When people first get sober, they often worry about how they will have fun without alcohol or drugs. This is a totally valid concern! After all, drugs and alcohol were the primary source of fun for almost all of us when we were using substances or in active addiction. Anonymous surveys of teens have continually shown the most commonly cited reason for substance abuse among youth is “to have fun” (42% For many of us, our friendships, tastes in music / movies, and social lives revolved around drugs and getting high.
This is why it’s important to stress the importance of fun in recovery, whether you're just entering sobriety or you've been around the recovery world for 20 years! In this article, we will discuss five reasons why you should have fun in sobriety.
Nobody gets sober for no reason. Many people who quit using drugs and alcohol do so because of a consequence that has caught up with them – they’ve lost a job, their performance has tanked, they’ve gotten in trouble with the law, etc.
However, we often talk in recovery about the fact that we need to stay sober for ourselves, and not for someone else, in order for it to stick. This is especially true if we’ve left an addiction treatment program and we’re now working on reintegrating into our daily lives.
How do we accomplish this? Discovering that staying sober can be more fun than getting high is one of the most obvious. Regularly making sure we’re having fun doing something we enjoy, connecting with peers who can relate to us, is one of the simplest ways to make sure our recovery is better than getting high.
It’s common to hear from a newly sober person that some of their main fears are:
Though interventions like cognitive behavioral therapy can do a wonderful job of challenging these beliefs, we also need to experience fun in sobriety in order to see it for ourselves.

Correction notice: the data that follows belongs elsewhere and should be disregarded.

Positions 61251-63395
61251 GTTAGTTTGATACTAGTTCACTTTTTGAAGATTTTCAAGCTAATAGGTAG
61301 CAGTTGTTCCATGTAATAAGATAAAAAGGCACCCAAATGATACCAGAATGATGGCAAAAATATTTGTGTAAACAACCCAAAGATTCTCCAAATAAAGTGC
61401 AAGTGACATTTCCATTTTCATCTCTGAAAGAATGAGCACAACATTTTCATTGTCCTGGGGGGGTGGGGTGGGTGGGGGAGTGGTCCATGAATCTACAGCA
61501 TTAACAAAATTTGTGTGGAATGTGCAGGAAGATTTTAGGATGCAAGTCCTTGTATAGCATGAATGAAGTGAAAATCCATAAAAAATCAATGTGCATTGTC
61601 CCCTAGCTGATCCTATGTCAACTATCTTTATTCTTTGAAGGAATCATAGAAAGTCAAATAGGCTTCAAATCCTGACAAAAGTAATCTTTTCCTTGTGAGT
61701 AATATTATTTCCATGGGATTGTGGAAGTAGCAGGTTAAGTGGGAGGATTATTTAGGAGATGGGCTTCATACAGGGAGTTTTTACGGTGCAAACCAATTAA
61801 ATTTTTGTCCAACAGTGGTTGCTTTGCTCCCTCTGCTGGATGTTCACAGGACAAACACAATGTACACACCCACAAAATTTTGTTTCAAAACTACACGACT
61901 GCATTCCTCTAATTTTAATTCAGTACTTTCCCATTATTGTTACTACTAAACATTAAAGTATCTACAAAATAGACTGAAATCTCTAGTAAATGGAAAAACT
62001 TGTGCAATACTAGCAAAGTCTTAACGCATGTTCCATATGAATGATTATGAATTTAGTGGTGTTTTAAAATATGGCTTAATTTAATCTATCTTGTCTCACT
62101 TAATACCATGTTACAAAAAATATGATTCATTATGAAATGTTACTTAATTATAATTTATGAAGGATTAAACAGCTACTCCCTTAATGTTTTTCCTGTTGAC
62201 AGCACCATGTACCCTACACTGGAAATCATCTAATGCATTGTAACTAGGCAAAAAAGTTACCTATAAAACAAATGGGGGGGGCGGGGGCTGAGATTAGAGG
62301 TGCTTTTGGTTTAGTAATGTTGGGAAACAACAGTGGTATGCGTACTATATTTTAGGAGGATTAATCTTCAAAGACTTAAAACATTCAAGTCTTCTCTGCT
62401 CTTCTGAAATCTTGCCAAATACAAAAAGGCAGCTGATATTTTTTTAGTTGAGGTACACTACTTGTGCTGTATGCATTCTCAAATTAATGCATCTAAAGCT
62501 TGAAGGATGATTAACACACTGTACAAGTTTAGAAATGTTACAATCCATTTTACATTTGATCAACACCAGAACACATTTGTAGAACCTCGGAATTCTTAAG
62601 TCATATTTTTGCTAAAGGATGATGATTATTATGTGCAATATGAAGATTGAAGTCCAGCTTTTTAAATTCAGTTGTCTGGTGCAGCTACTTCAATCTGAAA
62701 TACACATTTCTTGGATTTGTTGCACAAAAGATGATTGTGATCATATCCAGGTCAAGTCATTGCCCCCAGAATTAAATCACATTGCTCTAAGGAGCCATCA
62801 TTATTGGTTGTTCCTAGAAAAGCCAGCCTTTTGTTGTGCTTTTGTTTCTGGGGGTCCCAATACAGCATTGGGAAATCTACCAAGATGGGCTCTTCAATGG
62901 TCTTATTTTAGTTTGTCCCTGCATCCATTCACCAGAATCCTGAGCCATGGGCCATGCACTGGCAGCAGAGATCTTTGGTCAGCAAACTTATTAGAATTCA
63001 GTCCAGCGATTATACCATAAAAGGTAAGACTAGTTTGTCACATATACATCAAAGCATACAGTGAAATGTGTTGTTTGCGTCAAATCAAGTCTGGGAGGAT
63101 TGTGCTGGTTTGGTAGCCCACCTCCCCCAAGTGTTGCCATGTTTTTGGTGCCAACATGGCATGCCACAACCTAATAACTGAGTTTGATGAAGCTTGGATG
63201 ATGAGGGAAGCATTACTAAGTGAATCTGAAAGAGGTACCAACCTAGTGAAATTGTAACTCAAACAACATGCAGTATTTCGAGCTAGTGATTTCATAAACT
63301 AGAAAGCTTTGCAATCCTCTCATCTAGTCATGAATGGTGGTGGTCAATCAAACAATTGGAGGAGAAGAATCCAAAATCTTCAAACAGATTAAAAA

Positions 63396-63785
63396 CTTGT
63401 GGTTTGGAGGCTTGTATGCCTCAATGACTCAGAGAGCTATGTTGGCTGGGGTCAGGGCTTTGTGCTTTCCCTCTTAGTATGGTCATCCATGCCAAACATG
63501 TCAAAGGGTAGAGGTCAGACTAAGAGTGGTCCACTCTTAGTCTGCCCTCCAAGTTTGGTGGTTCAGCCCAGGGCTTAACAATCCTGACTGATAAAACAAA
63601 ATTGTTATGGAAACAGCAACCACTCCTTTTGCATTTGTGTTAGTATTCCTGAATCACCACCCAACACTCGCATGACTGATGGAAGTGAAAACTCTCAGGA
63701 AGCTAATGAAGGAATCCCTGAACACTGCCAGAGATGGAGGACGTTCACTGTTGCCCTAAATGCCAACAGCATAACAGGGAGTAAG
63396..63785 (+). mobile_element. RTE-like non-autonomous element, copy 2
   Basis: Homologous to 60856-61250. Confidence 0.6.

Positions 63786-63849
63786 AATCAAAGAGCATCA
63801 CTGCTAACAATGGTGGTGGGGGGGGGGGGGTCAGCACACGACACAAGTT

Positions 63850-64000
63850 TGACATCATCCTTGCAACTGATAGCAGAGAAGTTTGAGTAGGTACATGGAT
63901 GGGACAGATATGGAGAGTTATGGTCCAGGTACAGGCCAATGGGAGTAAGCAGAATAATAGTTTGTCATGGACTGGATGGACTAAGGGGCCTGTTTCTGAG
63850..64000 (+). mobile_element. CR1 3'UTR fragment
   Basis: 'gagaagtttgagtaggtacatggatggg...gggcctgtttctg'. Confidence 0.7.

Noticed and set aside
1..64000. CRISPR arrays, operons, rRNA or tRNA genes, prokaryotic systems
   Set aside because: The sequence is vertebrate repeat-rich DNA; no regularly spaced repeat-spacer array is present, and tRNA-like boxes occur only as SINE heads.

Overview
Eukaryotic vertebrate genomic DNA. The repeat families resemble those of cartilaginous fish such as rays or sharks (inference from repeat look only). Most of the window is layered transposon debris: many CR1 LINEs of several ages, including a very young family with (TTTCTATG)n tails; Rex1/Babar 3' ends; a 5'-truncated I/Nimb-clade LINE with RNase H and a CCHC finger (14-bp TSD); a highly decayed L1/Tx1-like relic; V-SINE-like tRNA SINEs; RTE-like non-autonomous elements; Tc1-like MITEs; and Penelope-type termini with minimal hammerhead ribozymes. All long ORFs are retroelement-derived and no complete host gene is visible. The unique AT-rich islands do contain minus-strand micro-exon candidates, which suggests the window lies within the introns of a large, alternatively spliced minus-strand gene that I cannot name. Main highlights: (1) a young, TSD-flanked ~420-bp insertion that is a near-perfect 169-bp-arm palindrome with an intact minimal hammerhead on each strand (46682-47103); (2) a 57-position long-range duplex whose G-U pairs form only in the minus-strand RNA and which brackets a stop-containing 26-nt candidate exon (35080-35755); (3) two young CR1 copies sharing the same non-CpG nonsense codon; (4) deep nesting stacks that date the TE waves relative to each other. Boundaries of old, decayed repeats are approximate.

If we allow ourselves to have fun early in the recovery process, we allow ourselves the opportunity to experience the truth – that recovery can and should be fun!
Once through the initial fog of getting sober (often lasting only a few weeks or a month), the initial sting of shame, embarrassment, and guilt usually starts to fade. In general, this is a good thing! We’re beginning to reclaim our lives, build self-worth, and believe that we may be able to stay sober in the long term. Fantastic!
However, this also brings on some problems: if we’re solely motivated by the fear of consequences, we often lose that motivation as time goes on. We lose our sense of urgency to utilize 12-step principles, and we begin to inch toward a relapse.
If you or someone you know has relapsed one or more times, this story probably sounds all too familiar to you.
The fact is that recovering people need a secondary source of motivation. In our programs we often refer to this as “front wheel drive sobriety.” It means staying sober because we are excited about the future, rather than fearful of the past.
We may have many large things to look forward to, such as an upcoming vacation, the chance to go back to school and obtain a degree, or the chance to discover a functional romantic relationship down the road! However, looking forward to these large events is often not enough: we need to have little things to look forward to as well.
Many long-term members of Alcoholics Anonymous (or other 12-step fellowships) talk about the “little moments” they experienced getting sober, when they started to see that they could look forward to the little things.
It’s common to hear sober people talk about late nights playing cards with sober friends, going to movies or other outings on the weekends, or just sitting and laughing with good friends into the night.
The fact remains that for these people, having fun was the thing they looked forward to. In many cases, it keeps us going long enough to rack up the months of sobriety until we’re able to truly get our lives back.
The process of relapse prevention starts the moment we quit using. Most people who seek help internally understand that they should change, but they’ve often tried on their own and failed.
This 2015 paper does an excellent job detailing the finer points of improving a sober person’s odds of avoiding a relapse. One of the primary messages: if we aren’t having fun in recovery, we often begin to fantasize about the “fun” we had while we were using.
Getting caught up in life, stressed out, and forgetting why we quit using drugs and alcohol in the first place is a dangerous place to be with any amount of time sober. Simply refocusing on giving ourselves permission to have fun in sobriety can be a fantastic way to refocus on enjoying recovery!
Take a step back and think about all the amazing things you have to look forward to. Sobriety doesn’t mean an end to fun – in fact, it can be just the beginning. You have the opportunity now to create your own version of fun that works for you, without alcohol or drugs getting in the way. Embrace your new sober life with gusto, and watch as the good times start rolling in. What are you waiting for? Start having fun today!BACK TO LIST